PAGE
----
28 Oct 2019, 13:41
Benjamin Wehrmann

Merkel's coalition parties take another beating in Thuringia state election

Clean Energy Wire / ARD

The parties of German Chancellor Angela Merkel's government coalition, the conservative CDU and the Social Democrats (SPD), have lost heavily in the elections in eastern federal state Thuringia. The Left Party clearly won the largest share of the votes, while the right-wing AfD made significant gains to become the state's second biggest party. The Left Party, under top candidate Bodo Ramelow, who already governs in Thuriniga in a coalition with the SPD and the Green Party, achieved its best result in a state election so far with 31 percent of the votes, while the AfD scored 23.4 percent. Merkel's CDU lost more than 11 percentage points compared to the previous election in 2014, coming in third with 21.8 percent of the vote. Ramelow's coalition partners SPD and Greens fell to 8.2 percent and 5.2 percent respectively, thereby losing the majority necessary for continuing the left-leaning coalition government. The pro-business FDP narrowly passed the 5 percent threshold to enter the state parliament. Contradicting earlier rejections of a coalition with the Left Party, Thuringia's CDU leader Mike Mohring told public broadcaster ARD his party "has to assume responsibility" for a stable government, and assess whether a partnership with Ramelow is possible.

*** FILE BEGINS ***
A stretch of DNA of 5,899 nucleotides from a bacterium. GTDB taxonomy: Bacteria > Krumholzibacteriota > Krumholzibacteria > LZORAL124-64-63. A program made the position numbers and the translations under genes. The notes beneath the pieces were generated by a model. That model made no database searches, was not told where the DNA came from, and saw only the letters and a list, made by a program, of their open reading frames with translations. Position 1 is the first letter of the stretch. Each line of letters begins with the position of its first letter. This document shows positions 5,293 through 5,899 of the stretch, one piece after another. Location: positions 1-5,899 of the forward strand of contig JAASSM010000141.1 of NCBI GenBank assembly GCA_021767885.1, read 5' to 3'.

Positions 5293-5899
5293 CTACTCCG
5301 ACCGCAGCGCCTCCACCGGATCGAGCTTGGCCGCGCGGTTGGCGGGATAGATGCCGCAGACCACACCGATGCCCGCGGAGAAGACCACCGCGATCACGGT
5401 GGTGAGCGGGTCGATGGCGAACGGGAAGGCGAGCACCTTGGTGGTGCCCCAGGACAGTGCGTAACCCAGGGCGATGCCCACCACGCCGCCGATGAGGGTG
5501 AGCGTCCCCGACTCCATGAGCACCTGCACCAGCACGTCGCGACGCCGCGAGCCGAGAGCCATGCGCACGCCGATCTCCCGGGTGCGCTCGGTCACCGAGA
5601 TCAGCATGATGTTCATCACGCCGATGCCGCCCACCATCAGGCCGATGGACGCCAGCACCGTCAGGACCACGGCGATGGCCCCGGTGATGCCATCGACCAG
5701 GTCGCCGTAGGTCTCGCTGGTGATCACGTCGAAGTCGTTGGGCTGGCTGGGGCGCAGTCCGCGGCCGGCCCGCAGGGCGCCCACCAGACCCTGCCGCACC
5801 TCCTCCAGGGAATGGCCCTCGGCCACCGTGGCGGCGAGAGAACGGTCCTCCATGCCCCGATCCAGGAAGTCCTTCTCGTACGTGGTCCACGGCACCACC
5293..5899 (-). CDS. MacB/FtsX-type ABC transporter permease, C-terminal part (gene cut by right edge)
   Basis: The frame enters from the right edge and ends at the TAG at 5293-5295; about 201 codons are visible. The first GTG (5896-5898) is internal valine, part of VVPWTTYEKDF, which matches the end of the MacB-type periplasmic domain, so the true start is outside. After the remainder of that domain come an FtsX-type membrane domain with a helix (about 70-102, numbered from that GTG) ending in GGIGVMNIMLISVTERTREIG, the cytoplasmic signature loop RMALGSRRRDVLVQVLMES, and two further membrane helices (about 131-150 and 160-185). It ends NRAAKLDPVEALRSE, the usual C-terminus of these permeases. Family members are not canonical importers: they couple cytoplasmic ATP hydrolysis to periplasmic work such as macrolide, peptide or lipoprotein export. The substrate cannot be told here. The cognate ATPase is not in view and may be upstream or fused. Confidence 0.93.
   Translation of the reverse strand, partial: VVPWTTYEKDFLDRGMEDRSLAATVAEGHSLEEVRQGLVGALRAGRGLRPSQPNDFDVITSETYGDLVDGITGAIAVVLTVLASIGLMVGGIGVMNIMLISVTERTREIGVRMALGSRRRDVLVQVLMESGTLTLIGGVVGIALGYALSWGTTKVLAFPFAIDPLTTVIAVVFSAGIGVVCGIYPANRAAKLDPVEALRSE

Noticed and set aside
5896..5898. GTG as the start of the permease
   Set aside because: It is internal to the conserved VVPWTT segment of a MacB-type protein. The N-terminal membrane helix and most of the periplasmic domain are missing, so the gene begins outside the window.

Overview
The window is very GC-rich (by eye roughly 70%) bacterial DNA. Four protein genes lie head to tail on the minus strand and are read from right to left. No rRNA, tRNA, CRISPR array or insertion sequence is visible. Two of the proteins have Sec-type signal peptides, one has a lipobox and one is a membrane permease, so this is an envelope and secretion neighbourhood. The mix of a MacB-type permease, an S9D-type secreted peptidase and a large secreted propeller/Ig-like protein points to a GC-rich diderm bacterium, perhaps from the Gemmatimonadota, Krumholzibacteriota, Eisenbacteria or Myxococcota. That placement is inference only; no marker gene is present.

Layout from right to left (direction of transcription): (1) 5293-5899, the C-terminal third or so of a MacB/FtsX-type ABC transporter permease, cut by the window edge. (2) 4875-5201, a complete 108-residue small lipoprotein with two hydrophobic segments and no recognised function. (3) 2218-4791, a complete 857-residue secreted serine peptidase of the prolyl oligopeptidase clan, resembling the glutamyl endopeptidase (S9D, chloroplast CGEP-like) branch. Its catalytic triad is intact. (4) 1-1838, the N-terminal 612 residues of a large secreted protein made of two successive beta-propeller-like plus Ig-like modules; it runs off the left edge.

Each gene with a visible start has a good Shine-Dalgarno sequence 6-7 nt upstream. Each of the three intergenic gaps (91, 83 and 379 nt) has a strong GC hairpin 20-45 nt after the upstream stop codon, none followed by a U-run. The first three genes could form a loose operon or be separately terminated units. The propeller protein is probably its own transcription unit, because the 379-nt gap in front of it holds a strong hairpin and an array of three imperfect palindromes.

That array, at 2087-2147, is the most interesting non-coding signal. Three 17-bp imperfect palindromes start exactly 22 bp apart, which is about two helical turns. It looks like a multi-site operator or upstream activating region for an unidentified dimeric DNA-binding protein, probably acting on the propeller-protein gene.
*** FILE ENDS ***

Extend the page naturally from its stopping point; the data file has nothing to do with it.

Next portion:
The result in Thuringia deals another blow to the Green Party's aspiration to become a leading political force across the entire country, with the environmentalist party faring worse in three recent elections in eastern German states than in national polls. The losses for the CDU and the SPD also cast a shadow over the future of Germany's federal coalition government, with critics especially from the SPD's left wing saying that a continued partnership with Merkel's conservative party strips the Social Democrats of their identity and urging the party leadership to end the coalition. The coalition parties plan to hold a half-time review of their government in early November.

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